Enabling outcomes-based reimbursement through a universal platform for outcomes data

How do you prove the lifetime benefits of a potentially life-altering one-off therapy through one or two years’ of clinical trial data? The answer is you do not. The resulting uncertainty around how the therapy will perform in real life is one of the main challenges faced by health technology assessment (HTA) bodies and manufacturers when a new therapy is considered for reimbursement in the national health service (NHS).  

Uncertainty is no one’s friend

HTA bodies and NHS payers want to be reasonably confident that the patient benefit seen in the trial will materialise in the real world and in the longer term, and thus that the NHS gets the value it pays for. Traditionally, payers have tended to manage this uncertainty through simple discounts, paired with the potential for treatment discontinuation to limit the budget impact and the potential for overpayment (e.g., if the therapy does not perform as expected). This approach makes sense for managing conventional drugs that are administered repeatedly, but it is less useful for one-off cell and gene therapies. If the conventional model of paying for the treatment in full upfront is applied to one-off therapies, it will not be possible to terminate the treatment to limit the financial exposure in cases where the desired health outcome does not materialise. This creates a challenge both for payers, who face a substantial upfront payment and uncertain outcomes, and for manufacturers who struggle to get their therapies adopted under terms that are commercially viable.

Performance- or outcomes-based reimbursement (OBR) schemes, whereby payments to manufacturers are made conditional on achieving and/or sustaining a certain patient benefit, is a potential way to address this uncertainty. There are several types of outcomes that can be collected and that are meaningful for the purposes of facilitating OBR, however, they can broadly be categorised into three:

 

OBR has been discussed extensively in the literature, however, in practice, payers and HTA bodies in Europe have conveyed a low appetite for schemes that require the long-term collection of outcomes data. This reluctance is typically due to concerns around their administrative complexity, and a central component of this administrative burden relates to the collection of outcomes data, which necessitates both having an appropriate data collection infrastructure (e.g. a database) and a (clinical) practice that make OBR possible. In previous work, we have looked at the databases and registries available in the therapy areas that are most likely to see launches of cell and gene therapies in the next few years, and we found that even the most advanced and promising of these can fall short of providing the data and frameworks needed for OBR.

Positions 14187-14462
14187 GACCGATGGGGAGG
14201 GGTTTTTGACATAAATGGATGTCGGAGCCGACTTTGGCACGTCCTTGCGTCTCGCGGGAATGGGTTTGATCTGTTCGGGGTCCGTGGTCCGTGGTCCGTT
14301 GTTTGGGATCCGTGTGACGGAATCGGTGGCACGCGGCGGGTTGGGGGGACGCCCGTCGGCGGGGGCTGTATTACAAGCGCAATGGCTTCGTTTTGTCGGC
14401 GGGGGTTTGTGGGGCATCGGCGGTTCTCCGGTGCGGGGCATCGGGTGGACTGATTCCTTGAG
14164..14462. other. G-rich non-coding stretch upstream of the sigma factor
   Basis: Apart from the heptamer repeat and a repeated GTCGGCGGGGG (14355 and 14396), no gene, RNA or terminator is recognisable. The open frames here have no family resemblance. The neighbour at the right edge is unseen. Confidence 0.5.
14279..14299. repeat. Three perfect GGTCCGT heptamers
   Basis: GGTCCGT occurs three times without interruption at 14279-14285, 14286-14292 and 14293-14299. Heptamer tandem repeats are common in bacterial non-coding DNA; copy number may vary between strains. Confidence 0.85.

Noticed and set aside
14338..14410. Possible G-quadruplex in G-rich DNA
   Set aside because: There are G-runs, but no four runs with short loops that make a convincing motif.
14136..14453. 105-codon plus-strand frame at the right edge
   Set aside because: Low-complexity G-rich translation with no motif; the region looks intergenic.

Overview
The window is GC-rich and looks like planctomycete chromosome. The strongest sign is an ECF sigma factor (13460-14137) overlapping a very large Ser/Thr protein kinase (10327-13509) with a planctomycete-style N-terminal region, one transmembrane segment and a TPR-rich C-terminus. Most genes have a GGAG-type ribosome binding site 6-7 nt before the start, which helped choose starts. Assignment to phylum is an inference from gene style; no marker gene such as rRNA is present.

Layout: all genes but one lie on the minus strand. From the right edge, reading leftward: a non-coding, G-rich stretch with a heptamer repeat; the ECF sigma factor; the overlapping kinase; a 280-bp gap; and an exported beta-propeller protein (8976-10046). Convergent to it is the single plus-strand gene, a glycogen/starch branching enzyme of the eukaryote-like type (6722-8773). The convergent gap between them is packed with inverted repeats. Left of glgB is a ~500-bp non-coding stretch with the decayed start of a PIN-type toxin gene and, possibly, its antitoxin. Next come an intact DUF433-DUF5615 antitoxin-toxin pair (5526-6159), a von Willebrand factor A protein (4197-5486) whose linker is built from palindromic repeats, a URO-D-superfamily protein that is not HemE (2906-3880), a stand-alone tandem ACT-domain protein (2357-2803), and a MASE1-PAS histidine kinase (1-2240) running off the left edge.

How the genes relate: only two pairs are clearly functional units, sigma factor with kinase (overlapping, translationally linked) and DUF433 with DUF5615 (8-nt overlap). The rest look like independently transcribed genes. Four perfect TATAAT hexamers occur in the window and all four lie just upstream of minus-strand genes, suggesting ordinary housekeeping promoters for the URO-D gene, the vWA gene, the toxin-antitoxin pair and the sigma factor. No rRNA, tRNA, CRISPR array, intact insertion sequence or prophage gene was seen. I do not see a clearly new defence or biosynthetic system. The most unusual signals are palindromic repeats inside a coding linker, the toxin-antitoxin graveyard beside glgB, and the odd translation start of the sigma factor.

We argue that this is a central issue that needs addressing in order for OBR to become a reality, so that decision uncertainty can be reduced and patient access to therapeutic innovation can be improved. Broadly speaking, there are three approaches that can be taken to implement a new system that can enable OBR:

 

  1. Updating existing databases and registries individually
  2. Building a new system, independent of existing databases, registries and other data sources
  3. Integrate existing systems and data collected into a new platform

 

In previous work, we have shown how updating individual databases and registries for the purposes of OBR is possible, and can be done through a manual workaround or through part automation. However, this approach is highly fragmented by nature, and does not lend itself to scaling up OBR into other therapy areas than the ones pertaining to the registry in question. This is an inefficient and costly approach, so in the below, we expand on the pros and cons of building a new system, or integrating existing sources into a new platform.

 

Building a new and independent system

This approach can be exemplified by the efforts undertaken by the Italian Medicines Agency (AIFA) in 2005 and after, when it introduced a registry for oncology treatments. The purpose of the AIFA registry was to address clinical uncertainty to increase evidence-based decision-making (as well as avoiding off-label use, which was an issue in Italy at the time). When the cancer registries were introduced, there were few patient registries available in Italy, and the AIFA registries were considered somewhat of a revolution. The AIFA registry was used to facilitate OBR for high-cost cancer drugs with high uncertainty, and over time, this was expanded to include also other therapy areas; it currently captures data also for drugs used in Hepatitis C, haemophilia, cystic fibrosis, ADA-SCID, spinal muscular dystrophy, cytomegalovirus.